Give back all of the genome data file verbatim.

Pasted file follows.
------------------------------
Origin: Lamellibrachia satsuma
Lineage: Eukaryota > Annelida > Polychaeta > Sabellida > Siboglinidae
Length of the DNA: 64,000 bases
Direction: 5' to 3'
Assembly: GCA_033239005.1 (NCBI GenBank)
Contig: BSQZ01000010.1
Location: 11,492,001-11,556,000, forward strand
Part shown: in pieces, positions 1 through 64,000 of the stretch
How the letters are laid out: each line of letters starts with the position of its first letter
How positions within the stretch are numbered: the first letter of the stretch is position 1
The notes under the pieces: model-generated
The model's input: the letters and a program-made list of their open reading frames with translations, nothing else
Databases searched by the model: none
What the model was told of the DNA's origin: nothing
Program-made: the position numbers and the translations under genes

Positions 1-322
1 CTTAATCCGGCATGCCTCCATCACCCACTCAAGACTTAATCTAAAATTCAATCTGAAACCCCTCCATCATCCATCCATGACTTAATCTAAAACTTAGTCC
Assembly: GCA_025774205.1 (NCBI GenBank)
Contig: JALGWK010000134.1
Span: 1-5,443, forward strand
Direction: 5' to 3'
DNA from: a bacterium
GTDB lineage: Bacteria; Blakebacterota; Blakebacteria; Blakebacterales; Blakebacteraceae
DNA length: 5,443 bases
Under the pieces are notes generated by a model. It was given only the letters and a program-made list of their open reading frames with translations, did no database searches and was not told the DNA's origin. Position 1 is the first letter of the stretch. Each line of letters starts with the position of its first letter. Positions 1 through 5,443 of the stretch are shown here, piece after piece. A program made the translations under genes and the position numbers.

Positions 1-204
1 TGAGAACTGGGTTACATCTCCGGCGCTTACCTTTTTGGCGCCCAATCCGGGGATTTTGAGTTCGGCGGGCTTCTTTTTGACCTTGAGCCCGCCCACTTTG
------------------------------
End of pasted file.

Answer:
Origin: Lamellibrachia satsuma
Lineage: Eukaryota > Annelida > Polychaeta > Sabellida > Siboglinidae
Length of the DNA: 64,000 bases
Direction: 5' to 3'
Assembly: GCA_033239005.1 (NCBI GenBank)
Contig: BSQZ01000010.1
Location: 11,492,001-11,556,000, forward strand
Part shown: in pieces, positions 1 through 64,000 of the stretch
How the letters are laid out: each line of letters starts with the position of its first letter
How positions within the stretch are numbered: the first letter of the stretch is position 1
The notes under the pieces: model-generated
The model's input: the letters and a program-made list of their open reading frames with translations, nothing else
Databases searched by the model: none
What the model was told of the DNA's origin: nothing
Program-made: the position numbers and the translations under genes

Positions 1-322
1 CTTAATCCGGCATGCCTCCATCACCCACTCAAGACTTAATCTAAAATTCAATCTGAAACCCCTCCATCATCCATCCATGACTTAATCTAAAACTTAGTCC
Assembly: GCA_025774205.1 (NCBI GenBank)
Contig: JALGWK010000134.1
Span: 1-5,443, forward strand
Direction: 5' to 3'
DNA from: a bacterium
GTDB lineage: Bacteria; Blakebacterota; Blakebacteria; Blakebacterales; Blakebacteraceae
DNA length: 5,443 bases
Under the pieces are notes generated by a model. It was given only the letters and a program-made list of their open reading frames with translations, did no database searches and was not told the DNA's origin. Position 1 is the first letter of the stretch. Each line of letters starts with the position of its first letter. Positions 1 through 5,443 of the stretch are shown here, piece after piece. A program made the translations under genes and the position numbers.

Positions 1-204
1 TGAGAACTGGGTTACATCTCCGGCGCTTACCTTTTTGGCGCCCAATCCGGGGATTTTGAGTTCGGCGGGCTTCTTTTTGACCTTGAGCCCGCCCACTTTG